Scientists discover key to curing baldness may be in McDonald's fries
TOKYO - Would you like fries with your burger? How about a lush, full head of hair? A Japanese stem cell research team says they may have discovered a cure for baldness, and the key ingredient to their new process is a chemical that can be found in McDonald’s fries.
The ingredient in question is a chemical called dimethylpolysiloxane, and McDonald’s uses it in their fryer oil to prevent it from splashing. The scientists say their method creates something called “hair follicle germs,” in other words: the cells that grow hair.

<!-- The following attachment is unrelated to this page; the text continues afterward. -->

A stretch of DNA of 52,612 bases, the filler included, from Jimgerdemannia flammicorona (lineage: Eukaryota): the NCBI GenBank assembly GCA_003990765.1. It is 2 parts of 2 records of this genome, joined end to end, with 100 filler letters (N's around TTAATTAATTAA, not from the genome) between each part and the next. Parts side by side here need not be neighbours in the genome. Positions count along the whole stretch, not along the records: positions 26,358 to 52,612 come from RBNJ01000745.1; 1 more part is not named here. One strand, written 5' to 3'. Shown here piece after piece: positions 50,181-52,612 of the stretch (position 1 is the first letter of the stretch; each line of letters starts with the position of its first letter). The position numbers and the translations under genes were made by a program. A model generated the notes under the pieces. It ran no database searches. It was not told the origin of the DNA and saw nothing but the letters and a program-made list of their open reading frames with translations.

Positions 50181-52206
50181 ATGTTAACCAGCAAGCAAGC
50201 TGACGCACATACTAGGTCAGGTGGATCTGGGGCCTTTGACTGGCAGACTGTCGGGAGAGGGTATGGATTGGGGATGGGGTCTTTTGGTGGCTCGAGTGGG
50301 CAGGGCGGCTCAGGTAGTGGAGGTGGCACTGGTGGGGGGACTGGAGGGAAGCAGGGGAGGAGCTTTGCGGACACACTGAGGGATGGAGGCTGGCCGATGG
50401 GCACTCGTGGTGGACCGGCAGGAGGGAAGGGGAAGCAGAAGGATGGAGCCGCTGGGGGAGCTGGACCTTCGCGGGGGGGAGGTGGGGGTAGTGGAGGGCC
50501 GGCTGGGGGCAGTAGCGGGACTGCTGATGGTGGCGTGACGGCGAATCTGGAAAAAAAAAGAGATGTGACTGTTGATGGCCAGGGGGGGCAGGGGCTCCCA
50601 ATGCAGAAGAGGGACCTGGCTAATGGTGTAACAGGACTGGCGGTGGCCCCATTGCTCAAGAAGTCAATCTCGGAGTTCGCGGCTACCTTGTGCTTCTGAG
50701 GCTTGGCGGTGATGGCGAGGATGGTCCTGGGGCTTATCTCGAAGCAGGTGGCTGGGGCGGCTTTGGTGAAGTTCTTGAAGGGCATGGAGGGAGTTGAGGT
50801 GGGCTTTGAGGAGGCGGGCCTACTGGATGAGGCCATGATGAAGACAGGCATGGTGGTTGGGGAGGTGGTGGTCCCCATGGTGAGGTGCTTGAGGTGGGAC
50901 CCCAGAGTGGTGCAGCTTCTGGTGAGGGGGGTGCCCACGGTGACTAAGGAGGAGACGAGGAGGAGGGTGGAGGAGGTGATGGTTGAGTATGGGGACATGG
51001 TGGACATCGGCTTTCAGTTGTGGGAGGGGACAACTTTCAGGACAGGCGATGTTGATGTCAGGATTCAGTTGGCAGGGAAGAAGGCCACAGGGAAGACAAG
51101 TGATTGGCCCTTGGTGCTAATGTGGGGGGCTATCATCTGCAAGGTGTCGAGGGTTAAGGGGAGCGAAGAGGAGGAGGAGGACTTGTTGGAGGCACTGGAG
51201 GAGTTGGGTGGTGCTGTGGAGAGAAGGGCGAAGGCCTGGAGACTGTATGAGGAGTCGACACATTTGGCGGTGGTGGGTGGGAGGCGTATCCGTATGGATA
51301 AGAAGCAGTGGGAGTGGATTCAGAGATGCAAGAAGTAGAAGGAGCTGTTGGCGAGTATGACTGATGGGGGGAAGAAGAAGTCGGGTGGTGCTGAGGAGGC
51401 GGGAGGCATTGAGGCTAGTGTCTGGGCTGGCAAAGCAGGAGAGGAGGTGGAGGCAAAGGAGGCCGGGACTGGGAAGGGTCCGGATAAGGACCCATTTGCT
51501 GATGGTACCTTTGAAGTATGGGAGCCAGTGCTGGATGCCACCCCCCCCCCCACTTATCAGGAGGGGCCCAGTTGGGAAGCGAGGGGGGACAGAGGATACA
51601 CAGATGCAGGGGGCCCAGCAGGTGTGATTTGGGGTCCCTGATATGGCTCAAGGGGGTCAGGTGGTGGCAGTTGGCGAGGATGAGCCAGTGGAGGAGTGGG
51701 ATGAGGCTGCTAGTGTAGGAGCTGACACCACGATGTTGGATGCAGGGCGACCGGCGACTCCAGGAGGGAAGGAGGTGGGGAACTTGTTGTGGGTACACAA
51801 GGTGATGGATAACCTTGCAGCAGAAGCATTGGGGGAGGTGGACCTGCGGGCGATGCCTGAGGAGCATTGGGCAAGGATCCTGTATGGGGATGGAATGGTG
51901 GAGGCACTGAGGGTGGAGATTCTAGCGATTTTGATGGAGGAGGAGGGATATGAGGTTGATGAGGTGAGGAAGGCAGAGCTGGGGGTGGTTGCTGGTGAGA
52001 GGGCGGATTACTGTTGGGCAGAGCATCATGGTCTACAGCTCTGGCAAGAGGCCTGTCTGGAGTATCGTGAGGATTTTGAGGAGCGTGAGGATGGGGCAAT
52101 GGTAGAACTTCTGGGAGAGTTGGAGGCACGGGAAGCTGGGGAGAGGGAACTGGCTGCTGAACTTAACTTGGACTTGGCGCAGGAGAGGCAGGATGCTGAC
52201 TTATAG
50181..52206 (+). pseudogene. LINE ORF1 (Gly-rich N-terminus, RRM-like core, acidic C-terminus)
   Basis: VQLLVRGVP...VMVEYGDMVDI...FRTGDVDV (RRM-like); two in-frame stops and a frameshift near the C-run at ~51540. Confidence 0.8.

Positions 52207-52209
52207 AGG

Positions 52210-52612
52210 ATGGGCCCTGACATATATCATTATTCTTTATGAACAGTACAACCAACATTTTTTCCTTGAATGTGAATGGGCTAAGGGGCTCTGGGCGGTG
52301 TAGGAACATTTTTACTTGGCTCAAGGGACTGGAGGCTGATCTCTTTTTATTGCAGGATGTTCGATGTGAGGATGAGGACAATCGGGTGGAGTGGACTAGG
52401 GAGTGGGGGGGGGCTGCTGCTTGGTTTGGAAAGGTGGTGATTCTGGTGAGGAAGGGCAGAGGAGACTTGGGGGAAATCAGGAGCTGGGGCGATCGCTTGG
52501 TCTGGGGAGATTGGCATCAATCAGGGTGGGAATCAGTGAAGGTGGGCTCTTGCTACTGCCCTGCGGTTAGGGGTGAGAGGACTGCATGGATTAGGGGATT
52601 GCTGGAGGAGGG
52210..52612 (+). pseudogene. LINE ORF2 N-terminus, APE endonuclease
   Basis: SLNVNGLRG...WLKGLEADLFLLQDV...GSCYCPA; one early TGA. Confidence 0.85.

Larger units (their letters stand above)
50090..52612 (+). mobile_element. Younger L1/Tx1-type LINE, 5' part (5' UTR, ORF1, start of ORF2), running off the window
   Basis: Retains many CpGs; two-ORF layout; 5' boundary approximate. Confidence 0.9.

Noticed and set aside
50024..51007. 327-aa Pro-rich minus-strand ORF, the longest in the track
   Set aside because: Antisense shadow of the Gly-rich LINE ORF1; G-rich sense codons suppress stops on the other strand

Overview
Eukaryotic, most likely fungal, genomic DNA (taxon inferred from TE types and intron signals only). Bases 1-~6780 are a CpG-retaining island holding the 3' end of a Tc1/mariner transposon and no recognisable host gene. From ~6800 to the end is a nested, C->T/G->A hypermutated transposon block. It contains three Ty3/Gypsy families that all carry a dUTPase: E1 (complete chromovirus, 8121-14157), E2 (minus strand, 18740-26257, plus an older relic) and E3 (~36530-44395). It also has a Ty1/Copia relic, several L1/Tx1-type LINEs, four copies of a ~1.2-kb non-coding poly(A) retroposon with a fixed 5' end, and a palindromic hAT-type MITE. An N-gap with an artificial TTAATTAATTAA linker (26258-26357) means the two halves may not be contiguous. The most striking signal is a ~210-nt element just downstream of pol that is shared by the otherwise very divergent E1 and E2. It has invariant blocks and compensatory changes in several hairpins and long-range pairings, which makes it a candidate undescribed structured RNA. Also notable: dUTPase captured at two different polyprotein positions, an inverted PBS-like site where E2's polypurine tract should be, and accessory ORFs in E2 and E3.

The process the scientists developed in their experiment caused thousands of hair cells to begin growing simultaneously, creating conditions that would allow for effective hair regrowth. The cells are then transplanted into the skin and hair begins to grow.
“This simple method is very robust and promising,” the study reads. “We hope this technique will improve human hair regenerative therapy to treat hair loss.”
The Japanese scientists say their method has already been successful in regrowing hair in lab mice, and they think it will work on humans too. Scientists are still a ways away from perfecting the treatment for humans, but they feel confident they’ll get there.